If you are interested in continuing into further education, be that straight from school, college or as a mature student then course detective www.coursedetective.co.uk should be your first port of call. You may find exactly the course for you and furthermore you may be able to apply for student finance. 
Check the government website Student finance: Eligibility - GOV.UK (www.gov.uk) to find out if you are eligible. (If you are eligible for a loan from Student Finance, please remember that England, Ireland, Scotland and Wales all have slightly different procedures but will in essence provide exactly the same finance.) 
 
Making that decision to study further or to study for the first time in many years can be extremely daunting from an academic viewpoint, let alone from a financial one! So, here’s a quick run down of what you can expect to receive financially and how you will be expected to pay it back. 
If you are simply seeking a student loan to pay for the course you have chosen to study, then student finance will usually pay the university/college/provider directly. The amount will vary depending on the course and your own personal situation. 
 
If you are seeking assistance with childcare costs you need to be 20 years old and apply for Learner Support through your course provider. 
 
The money can then be: 
 
· paid directly to you, so you won’t need to pay it back, or 
 
· loaned to you, which means you will have to pay it back, depending on the purpose. 
 
If you are 19 or under, you might qualify for a Care to Learn grant for help with childcare costs while you’re studying. The fact it is a grant, usually means there is nothing to repay.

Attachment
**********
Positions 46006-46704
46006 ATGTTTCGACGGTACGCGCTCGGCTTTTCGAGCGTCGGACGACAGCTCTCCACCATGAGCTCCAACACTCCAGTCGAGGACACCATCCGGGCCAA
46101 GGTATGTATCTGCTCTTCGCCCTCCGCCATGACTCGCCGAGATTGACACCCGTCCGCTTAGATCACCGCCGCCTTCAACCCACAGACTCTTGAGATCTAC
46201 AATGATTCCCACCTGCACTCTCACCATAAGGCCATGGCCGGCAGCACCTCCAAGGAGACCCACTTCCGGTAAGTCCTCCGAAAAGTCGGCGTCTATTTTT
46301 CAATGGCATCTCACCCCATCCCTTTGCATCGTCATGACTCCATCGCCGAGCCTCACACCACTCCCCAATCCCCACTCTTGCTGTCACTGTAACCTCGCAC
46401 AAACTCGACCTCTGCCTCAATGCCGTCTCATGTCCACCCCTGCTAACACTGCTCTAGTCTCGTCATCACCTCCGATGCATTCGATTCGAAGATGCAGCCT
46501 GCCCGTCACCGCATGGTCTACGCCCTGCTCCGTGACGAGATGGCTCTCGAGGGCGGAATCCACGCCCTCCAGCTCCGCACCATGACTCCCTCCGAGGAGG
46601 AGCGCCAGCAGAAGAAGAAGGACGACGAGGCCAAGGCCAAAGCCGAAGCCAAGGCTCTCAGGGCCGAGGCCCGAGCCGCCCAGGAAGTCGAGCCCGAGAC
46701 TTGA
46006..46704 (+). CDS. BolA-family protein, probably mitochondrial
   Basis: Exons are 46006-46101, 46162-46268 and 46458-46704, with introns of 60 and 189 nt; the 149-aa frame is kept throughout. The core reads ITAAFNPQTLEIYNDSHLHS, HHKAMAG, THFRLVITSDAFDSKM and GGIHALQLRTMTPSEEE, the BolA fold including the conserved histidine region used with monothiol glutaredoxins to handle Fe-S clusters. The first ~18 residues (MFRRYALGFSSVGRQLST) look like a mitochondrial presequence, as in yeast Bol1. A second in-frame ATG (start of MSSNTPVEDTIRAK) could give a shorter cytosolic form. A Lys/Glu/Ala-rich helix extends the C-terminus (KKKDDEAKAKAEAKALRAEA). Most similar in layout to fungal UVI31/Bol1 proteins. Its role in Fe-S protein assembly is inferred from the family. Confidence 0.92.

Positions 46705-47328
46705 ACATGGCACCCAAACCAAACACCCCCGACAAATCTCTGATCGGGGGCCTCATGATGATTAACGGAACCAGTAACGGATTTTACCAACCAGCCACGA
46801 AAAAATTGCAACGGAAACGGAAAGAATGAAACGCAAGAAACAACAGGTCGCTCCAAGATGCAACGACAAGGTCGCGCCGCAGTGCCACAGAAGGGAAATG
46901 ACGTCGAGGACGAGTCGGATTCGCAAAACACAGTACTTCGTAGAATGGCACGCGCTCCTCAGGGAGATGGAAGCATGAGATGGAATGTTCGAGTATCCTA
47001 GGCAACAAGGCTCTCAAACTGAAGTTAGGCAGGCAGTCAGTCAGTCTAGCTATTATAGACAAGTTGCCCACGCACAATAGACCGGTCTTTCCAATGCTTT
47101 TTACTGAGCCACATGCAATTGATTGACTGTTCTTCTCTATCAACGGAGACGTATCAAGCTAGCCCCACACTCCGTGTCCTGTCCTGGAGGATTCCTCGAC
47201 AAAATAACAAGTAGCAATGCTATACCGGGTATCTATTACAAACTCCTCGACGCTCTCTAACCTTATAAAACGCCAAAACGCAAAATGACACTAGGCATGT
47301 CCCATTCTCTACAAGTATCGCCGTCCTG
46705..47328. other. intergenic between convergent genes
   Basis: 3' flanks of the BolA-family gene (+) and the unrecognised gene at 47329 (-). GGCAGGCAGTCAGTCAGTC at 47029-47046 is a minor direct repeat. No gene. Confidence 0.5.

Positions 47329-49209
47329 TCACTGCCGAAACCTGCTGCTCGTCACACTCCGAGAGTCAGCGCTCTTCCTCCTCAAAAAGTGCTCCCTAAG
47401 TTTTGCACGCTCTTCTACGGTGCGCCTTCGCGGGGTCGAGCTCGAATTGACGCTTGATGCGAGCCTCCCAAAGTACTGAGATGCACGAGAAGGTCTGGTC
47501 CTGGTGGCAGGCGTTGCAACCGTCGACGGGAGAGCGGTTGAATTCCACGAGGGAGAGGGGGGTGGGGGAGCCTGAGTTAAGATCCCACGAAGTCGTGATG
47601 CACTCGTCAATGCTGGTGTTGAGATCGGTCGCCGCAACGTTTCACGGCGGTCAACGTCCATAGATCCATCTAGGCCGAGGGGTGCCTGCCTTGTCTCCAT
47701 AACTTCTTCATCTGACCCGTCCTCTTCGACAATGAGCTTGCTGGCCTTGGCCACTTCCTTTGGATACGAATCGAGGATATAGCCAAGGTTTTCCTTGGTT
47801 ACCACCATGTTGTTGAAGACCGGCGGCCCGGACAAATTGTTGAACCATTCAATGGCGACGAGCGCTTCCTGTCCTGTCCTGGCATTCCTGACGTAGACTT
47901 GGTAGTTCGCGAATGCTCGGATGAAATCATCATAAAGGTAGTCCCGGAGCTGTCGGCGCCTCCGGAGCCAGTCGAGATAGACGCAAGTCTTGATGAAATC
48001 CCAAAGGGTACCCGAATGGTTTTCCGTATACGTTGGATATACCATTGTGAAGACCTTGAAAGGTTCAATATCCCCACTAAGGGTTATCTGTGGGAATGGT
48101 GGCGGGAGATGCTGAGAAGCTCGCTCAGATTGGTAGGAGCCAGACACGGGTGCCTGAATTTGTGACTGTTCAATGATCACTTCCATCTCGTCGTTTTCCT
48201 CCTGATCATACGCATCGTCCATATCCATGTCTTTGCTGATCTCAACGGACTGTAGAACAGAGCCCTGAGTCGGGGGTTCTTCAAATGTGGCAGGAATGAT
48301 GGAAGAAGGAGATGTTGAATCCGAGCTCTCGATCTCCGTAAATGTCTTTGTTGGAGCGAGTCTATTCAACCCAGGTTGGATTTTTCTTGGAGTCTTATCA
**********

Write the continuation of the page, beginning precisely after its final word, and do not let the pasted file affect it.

How will you pay back the loan? 
 
You do not have to pay back any of your loan, until you are earning over £27,295 per annum. Repayments are set at 9% of your income over and above the minimum of £27,295 per annum. For example: 
 
You earn £32,000 per annum. The amount above the minimum allowable earnings of £27,295 is £4,705. The amount to pay back on your loan is 9% of £4,705 which is £423.45 over the year or £35.29 per month (If you are fully employed and paid via a PAYE system then it will be taken at source). You will be charged interest while you complete your course and until the following April after leaving your course. After which, interest is linked to your earnings. Repayments will stop if you fall below the allowable earnings threshold of £27,295. 
 
What is not readily talked about or understood is that any outstanding balance is automatically written off after 30 years – so maybe student loans are not as scary as you initially thought. They are not right for everyone, but if you sincerely want to continue your education and finance is putting you off – just ask the questions at Student Finance and make an informed decision! While Course Detective cannot give you any financial advice, they can help you find the right course for you, and they can point you to the right place for assistance with financing that course. 
Share this post:
Our site uses cookies. For more information, see our cookie policy. Accept cookies and close
Reject cookies Manage settings